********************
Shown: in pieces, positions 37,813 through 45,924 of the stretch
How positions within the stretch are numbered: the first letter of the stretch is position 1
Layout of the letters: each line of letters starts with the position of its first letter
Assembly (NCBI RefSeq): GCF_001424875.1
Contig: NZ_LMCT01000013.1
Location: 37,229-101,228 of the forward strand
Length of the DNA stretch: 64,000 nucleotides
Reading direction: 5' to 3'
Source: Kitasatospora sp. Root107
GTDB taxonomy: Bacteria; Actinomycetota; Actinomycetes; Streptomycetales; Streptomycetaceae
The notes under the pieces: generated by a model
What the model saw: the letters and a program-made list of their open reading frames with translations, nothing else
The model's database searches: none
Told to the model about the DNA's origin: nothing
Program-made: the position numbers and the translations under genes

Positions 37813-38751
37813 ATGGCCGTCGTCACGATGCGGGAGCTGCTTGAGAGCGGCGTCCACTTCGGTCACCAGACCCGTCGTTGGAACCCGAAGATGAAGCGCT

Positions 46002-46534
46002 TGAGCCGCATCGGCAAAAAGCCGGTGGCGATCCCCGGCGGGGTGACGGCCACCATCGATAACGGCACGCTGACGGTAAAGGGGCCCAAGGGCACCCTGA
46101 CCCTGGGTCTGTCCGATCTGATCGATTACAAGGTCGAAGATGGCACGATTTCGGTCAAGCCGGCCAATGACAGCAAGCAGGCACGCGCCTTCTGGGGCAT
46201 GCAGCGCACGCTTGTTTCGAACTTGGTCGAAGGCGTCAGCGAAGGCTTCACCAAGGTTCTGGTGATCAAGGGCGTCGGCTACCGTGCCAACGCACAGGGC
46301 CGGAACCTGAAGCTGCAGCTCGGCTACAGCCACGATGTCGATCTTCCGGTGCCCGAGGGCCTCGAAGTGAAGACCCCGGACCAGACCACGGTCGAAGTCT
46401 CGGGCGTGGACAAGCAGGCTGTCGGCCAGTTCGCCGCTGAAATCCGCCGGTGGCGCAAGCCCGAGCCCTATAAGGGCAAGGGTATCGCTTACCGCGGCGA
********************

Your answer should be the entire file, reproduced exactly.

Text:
Shown: in pieces, positions 37,813 through 45,924 of the stretch
How positions within the stretch are numbered: the first letter of the stretch is position 1
Layout of the letters: each line of letters starts with the position of its first letter
Assembly (NCBI RefSeq): GCF_001424875.1
Contig: NZ_LMCT01000013.1
Location: 37,229-101,228 of the forward strand
Length of the DNA stretch: 64,000 nucleotides
Reading direction: 5' to 3'
Source: Kitasatospora sp. Root107
GTDB taxonomy: Bacteria; Actinomycetota; Actinomycetes; Streptomycetales; Streptomycetaceae
The notes under the pieces: generated by a model
What the model saw: the letters and a program-made list of their open reading frames with translations, nothing else
The model's database searches: none
Told to the model about the DNA's origin: nothing
Program-made: the position numbers and the translations under genes

Positions 37813-38751
37813 ATGGCCGTCGTCACGATGCGGGAGCTGCTTGAGAGCGGCGTCCACTTCGGTCACCAGACCCGTCGTTGGAACCCGAAGATGAAGCGCT

Positions 46002-46534
46002 TGAGCCGCATCGGCAAAAAGCCGGTGGCGATCCCCGGCGGGGTGACGGCCACCATCGATAACGGCACGCTGACGGTAAAGGGGCCCAAGGGCACCCTGA
46101 CCCTGGGTCTGTCCGATCTGATCGATTACAAGGTCGAAGATGGCACGATTTCGGTCAAGCCGGCCAATGACAGCAAGCAGGCACGCGCCTTCTGGGGCAT
46201 GCAGCGCACGCTTGTTTCGAACTTGGTCGAAGGCGTCAGCGAAGGCTTCACCAAGGTTCTGGTGATCAAGGGCGTCGGCTACCGTGCCAACGCACAGGGC
46301 CGGAACCTGAAGCTGCAGCTCGGCTACAGCCACGATGTCGATCTTCCGGTGCCCGAGGGCCTCGAAGTGAAGACCCCGGACCAGACCACGGTCGAAGTCT
46401 CGGGCGTGGACAAGCAGGCTGTCGGCCAGTTCGCCGCTGAAATCCGCCGGTGGCGCAAGCCCGAGCCCTATAAGGGCAAGGGTATCGCTTACCGCGGCGA